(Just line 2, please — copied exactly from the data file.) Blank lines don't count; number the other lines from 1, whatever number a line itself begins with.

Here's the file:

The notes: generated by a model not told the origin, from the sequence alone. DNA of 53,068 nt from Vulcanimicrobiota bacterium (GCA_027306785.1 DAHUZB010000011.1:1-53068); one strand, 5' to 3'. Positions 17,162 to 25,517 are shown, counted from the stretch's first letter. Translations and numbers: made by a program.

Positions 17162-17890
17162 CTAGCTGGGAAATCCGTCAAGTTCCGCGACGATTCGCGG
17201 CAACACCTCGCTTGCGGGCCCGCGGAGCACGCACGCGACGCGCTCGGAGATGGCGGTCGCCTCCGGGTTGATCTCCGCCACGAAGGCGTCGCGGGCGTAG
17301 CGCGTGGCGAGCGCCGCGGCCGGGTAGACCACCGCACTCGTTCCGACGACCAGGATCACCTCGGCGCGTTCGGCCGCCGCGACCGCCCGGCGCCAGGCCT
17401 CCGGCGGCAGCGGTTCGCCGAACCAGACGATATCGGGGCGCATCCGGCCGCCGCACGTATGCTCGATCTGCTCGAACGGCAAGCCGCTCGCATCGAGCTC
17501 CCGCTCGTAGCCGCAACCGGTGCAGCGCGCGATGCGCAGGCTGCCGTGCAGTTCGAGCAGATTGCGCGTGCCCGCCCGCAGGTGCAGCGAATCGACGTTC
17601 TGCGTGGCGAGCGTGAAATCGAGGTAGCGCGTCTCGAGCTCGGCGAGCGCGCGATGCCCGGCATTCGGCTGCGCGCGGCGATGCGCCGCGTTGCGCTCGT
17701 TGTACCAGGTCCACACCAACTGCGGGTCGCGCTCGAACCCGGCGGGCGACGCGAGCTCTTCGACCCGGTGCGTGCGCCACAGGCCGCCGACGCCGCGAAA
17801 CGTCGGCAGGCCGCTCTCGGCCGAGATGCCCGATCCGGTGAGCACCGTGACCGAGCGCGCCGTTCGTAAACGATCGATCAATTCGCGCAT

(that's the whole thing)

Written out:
Positions 17162-17890